Lastly, I’ll look at Wishes, also from Bloom. The song is built around a 4 note descending arpeggio pattern that outlines each chord, and the sound likely came from the Yamaha PS-20, specifically the piano patch. For my remake I used my sampled RM-20 piano patch with EQ to cut the noisy low-end frequencies. I also EQed in some high frequencies and added some chorus effect to thicken up the sound.
- Wishes Piano 00:00
For the strings I once again used Arturia Solina V, this time with a custom patch made from scratch. I used the Violin and Humana voices and spent some time tweaking the Upper Resonator section in the extended panel to create a string sound that matched the one in Wishes. The resonator section works like a set of multi-band filters that can be used to boost and accentuate certain frequencies. Here’s what my patch sounds like:
- Wishes Strings 00:00
The bass sound is a standard filter sawtooth patch using three saw oscillators, two tuned to 32’ and one tuned to 16’. I used two drum tracks on my Wishes remake, a ‘drum machine’ kit using simple lo-fi drum samples for the initial beat and Superior Drummer for the real drums that come in for the second verse. For the post-rock style guitar during the breakdown I used tons of delay from EchoBoy with the digital delay model and Ableton’s Grain Delay for the octave-up shimmer sound. I also layered this lead guitar part with the Solina string patch that I created.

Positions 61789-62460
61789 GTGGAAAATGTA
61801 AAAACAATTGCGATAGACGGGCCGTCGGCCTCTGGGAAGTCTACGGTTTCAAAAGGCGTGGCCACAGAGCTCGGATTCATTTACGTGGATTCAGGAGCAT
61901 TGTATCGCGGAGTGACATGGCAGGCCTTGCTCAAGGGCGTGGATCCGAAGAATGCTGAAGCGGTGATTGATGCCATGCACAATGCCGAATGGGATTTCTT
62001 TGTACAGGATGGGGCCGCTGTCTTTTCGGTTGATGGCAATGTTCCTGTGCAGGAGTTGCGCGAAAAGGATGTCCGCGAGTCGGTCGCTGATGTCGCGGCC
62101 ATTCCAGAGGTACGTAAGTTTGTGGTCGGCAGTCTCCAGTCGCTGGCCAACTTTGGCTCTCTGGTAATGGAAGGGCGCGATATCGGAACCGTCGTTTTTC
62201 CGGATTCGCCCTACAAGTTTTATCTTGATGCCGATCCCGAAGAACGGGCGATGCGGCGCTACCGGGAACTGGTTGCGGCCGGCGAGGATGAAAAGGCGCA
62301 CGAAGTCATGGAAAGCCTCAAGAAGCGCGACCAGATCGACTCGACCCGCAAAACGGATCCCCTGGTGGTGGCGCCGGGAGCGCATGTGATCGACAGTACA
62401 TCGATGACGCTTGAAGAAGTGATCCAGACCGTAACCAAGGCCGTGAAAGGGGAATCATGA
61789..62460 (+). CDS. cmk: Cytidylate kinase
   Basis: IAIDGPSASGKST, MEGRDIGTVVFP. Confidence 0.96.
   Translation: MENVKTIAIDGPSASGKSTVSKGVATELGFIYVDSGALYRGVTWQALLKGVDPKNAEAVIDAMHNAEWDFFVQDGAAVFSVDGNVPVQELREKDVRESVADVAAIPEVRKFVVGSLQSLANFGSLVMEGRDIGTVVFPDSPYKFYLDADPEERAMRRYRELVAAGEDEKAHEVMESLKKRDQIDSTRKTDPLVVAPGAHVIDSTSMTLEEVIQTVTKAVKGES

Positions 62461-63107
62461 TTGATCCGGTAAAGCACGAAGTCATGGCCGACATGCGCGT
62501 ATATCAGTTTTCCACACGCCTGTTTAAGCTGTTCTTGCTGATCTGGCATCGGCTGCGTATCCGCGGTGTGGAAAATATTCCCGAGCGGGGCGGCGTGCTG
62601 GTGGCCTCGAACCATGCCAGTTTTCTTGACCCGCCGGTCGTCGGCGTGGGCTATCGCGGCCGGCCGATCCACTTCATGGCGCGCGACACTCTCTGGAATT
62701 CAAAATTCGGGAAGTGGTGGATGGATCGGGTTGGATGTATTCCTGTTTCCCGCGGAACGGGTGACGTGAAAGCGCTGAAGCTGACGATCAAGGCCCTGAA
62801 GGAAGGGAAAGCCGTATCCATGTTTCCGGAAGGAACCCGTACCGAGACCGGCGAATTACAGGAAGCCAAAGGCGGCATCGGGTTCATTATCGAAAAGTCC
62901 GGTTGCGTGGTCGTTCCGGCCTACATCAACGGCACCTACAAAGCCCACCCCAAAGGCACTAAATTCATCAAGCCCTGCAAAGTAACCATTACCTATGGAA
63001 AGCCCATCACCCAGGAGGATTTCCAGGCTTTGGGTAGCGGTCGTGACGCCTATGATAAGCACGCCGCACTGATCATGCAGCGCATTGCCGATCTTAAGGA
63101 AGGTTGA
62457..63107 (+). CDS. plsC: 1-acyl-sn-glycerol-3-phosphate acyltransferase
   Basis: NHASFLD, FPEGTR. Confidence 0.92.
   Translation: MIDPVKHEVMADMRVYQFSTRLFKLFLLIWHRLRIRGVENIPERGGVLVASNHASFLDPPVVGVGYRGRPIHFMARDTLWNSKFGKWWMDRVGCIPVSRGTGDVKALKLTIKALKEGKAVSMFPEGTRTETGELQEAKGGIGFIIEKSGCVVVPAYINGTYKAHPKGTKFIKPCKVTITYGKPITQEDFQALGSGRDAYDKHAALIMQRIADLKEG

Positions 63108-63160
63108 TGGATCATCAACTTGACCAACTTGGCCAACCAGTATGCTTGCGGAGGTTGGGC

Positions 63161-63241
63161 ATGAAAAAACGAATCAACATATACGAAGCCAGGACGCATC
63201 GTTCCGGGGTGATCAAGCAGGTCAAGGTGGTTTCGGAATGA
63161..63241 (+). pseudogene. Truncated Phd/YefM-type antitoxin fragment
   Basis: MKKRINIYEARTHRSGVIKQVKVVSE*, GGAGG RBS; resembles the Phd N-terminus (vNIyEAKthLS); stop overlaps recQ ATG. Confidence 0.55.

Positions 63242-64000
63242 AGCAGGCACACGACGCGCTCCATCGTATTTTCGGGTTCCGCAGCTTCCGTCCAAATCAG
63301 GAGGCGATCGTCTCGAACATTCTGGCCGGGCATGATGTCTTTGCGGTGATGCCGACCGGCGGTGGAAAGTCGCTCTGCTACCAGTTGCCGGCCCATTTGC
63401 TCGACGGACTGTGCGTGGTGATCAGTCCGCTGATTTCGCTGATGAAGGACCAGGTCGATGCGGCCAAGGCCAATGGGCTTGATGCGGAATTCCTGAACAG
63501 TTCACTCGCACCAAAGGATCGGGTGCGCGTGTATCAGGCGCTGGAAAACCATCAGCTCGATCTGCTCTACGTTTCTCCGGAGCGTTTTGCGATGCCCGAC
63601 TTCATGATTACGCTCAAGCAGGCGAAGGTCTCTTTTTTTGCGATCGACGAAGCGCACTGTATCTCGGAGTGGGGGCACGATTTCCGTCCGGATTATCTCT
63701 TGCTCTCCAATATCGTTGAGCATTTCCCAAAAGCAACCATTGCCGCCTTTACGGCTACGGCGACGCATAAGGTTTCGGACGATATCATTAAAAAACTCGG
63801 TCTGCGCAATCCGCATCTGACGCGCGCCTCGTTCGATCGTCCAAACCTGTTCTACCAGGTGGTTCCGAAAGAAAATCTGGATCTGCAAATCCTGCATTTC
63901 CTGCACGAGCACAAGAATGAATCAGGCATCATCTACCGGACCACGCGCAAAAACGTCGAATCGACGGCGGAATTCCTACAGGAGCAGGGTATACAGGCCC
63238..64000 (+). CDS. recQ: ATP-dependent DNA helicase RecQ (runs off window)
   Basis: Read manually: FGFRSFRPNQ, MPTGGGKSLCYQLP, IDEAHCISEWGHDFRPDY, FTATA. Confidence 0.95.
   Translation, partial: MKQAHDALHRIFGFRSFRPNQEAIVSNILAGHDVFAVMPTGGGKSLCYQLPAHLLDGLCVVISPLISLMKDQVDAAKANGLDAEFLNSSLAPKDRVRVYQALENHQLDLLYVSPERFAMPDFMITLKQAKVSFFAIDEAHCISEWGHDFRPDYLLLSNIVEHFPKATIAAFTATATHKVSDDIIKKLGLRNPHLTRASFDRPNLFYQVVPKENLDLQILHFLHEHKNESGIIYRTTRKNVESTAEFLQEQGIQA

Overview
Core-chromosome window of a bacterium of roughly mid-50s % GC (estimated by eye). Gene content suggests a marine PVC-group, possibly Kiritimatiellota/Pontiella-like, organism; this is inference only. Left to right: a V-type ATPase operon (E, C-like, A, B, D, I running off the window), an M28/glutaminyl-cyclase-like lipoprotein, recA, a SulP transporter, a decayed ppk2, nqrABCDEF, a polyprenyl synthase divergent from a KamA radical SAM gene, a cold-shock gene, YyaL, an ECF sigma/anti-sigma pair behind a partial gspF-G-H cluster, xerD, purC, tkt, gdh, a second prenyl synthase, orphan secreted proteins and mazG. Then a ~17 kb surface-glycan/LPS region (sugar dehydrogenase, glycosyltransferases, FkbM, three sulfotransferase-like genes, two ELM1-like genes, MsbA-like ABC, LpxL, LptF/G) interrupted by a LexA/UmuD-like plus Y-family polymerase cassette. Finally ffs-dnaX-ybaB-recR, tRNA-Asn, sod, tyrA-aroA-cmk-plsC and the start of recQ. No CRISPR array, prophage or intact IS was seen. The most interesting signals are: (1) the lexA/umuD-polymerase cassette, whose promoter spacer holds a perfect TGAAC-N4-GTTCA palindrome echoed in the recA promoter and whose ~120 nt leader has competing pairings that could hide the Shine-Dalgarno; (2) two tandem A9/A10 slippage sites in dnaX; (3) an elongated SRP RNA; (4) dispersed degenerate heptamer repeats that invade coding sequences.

Here’s the full remake of Beach House’s Wishes:
Thanks for reading! All of the synth patches used for the recreations in this article are available as a free download below. If you enjoyed this article then please considering signing up to the email newsletter at the bottom of the page to stay updated on new articles.
If you want to dive deeper into the Beach House remakes featured in this article, consider supporting the site through my Patreon page. Supporters can download the Ableton Projects, MIDI files and multitrack stems for all three remakes featured in this article, and I’ve also posted a detailed walkthrough of the guitar effects chain used on the covers.